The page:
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Celebrating Ramadan
By Adepoju Paul Olusegun

Ilorin is the capital city of Kwara state in south western Nigeria. The city is relatively calm and exceptionally peaceful. It has not been associated with any communal, religious or tribal clashes that seem to characterize the Nigerian nation. While many see this feat as the handiwork of the government, some attribute the success to the serene weather while I see the citizens as the brains behind the Ilorin story. My reason is simple, they are Muslims.


Fasting, without doubt, is not an easy task. It is characterized with self denials, sacrifices, and self-sacrifices. It is a period in which one is saddled with a lot of responsibilities that are energy-sapping, because of  the Quranic injunctions that one must obey. From the young to the old, obedience is universal during this period. The holy prophet Mohammed’s instruction of fasting is highly upheld during this period and this teaches us a good lesson. There is need for all to obey set rules. Regardless of personal views and choices, instructions and directives are set to ensure the general well being of us all. Muslims fast because they know that the Holy Prophet Mohammed (SAW), the leader of the Muslim world, is righteous and has good intentions.


The Ramadan month also fosters unity. This is evident in the usual practice of members of Ilorin Muslim community as they gather during daily Salaat prayers and public lectures to get instructions to guide their daily lives. There is a lesson, in this practice for us all. We should all cultivate the habit of uniting in all that we do. Individual Muslims have access to the Quran but still come out for public lectures to learn and rub minds together in order to become better Muslims. In other words, we need others to attain perfection and reach our destinations. We can’t do it all alone.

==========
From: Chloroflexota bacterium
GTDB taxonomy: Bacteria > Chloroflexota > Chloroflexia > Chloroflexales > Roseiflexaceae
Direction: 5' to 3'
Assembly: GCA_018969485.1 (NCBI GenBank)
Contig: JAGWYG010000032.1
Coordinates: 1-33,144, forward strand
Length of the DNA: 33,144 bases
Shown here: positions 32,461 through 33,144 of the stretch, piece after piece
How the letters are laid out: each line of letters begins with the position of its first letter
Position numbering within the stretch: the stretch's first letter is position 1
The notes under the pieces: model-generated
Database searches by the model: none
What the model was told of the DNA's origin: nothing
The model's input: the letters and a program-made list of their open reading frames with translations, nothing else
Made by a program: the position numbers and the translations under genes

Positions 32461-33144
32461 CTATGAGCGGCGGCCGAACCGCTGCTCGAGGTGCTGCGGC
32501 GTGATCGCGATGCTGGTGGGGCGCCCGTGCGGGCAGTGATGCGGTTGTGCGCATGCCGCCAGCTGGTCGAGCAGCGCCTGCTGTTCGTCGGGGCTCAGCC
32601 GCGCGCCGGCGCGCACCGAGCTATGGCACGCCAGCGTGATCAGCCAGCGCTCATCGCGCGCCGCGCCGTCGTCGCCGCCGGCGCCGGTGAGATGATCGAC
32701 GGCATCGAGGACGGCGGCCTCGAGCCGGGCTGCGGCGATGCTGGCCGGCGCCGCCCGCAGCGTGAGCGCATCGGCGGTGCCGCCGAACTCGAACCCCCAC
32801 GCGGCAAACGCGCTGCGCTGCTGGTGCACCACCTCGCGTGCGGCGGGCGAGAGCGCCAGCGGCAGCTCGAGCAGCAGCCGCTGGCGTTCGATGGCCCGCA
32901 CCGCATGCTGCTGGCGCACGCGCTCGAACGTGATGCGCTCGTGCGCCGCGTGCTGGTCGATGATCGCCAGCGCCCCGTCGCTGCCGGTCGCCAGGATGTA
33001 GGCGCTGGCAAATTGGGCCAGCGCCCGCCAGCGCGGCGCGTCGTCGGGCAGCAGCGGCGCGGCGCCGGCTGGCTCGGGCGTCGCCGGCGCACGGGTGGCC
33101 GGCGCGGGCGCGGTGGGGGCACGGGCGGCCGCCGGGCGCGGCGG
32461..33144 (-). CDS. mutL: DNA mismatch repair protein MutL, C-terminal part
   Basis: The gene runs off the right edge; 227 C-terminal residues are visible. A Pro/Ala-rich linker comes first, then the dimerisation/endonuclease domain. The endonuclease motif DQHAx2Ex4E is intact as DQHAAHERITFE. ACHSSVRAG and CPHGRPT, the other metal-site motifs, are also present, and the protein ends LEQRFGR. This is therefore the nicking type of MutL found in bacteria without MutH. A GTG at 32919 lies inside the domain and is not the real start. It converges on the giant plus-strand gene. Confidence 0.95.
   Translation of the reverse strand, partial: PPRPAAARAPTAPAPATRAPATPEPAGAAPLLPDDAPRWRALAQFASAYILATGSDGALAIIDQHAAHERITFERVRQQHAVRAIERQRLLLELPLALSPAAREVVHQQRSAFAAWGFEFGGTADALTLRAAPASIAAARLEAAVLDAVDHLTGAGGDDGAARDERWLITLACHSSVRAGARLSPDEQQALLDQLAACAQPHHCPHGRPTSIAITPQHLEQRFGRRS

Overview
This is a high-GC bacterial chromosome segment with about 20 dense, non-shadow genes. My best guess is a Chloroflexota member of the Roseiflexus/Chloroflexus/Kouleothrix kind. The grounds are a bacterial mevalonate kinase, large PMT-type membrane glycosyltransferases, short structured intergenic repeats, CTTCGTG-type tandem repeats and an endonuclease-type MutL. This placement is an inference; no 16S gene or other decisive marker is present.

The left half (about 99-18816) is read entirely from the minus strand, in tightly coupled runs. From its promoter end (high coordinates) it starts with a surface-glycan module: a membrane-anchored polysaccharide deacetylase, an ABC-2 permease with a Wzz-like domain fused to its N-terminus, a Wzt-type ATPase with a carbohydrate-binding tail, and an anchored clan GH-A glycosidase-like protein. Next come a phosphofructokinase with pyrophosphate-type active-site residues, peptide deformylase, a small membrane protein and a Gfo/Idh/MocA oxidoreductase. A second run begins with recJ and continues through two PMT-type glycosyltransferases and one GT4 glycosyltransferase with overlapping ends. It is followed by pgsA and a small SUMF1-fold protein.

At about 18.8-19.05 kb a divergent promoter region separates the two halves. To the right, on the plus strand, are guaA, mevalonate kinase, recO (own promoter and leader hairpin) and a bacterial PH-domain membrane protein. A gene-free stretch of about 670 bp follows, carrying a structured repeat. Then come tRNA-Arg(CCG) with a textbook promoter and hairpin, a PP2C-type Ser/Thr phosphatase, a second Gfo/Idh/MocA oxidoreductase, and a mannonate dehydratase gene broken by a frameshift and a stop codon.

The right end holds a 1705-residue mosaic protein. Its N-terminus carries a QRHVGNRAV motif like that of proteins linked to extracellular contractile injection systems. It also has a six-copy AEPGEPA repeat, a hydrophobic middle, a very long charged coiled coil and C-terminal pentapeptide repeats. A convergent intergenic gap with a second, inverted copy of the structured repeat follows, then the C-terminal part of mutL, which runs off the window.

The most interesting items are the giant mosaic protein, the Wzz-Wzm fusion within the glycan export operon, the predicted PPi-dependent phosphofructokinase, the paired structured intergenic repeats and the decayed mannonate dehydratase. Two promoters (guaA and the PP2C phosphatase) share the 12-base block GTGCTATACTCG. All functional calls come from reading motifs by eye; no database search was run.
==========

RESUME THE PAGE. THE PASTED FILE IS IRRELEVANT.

Another unique feature of the Ramadan season is the ageless act of forsaking ungodly practices. Take Biodun and Fuad for instance. Biodun and Fuad are two close mutual Muslim friends of mine. We talk a lot and at times, we make statements that are not in line with the Islamic doctrines. During Ramadan period however, my friends usually dissociate and sometimes isolate themselves from anything that can make their fasting unacceptable. They stir clear of ladies, wrong influences and me! The lesson for us all here is that there is the need for us all to prioritize, know what we want, and become resilient in the pursuits, even if it entails forsaking long time friends.


There is one last lesson that I’ve come to learn from Ilorin Muslims and the Ramadan fasting period, and that is the power in our individual and collective strengths when we set our minds, hearts and bodies to doing something. During the period, children as young as 5 years go about boasting to their friends that they are also fasting. While it might be seen by some as an attempt by parents not to put food on the table, I see it differently. No action is unattainable and no one should be barred from achieving his or her goals if such an individual is ready to sacrifice. There are many individuals out there who want to go to school, some want a higher degree while others have dreams that they want to see materialize. The issue is not the non availability of tools and routes to take them to their desired destinations, but that of will. Such individuals should learn from the children of Ilorin. They should step out boldly, and achieve whatever they want to achieve, not minding the sacrifices.


Ramadan, like other seasons and pillars of Islam, is full of lessons that when properly harnessed, can help individuals, groups, communities, and humanity be the best. As we incorporate these lessons, it is not out of place to extend our greetings to the Muslims, not just in Ilorin, but in all parts of the world. To those that dutifully completed the fast, I say Ramadan Kareem.